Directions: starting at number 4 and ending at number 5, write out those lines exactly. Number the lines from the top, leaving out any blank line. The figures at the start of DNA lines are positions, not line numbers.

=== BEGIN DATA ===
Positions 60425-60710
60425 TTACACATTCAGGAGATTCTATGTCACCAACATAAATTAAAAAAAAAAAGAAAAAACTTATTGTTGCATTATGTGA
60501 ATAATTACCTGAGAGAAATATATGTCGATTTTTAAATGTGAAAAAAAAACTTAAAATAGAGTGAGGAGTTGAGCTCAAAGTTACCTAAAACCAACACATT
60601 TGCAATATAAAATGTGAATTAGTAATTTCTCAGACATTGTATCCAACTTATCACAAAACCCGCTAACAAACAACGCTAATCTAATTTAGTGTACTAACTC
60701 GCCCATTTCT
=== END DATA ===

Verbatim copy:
60601 TGCAATATAAAATGTGAATTAGTAATTTCTCAGACATTGTATCCAACTTATCACAAAACCCGCTAACAAACAACGCTAATCTAATTTAGTGTACTAACTC
60701 GCCCATTTCT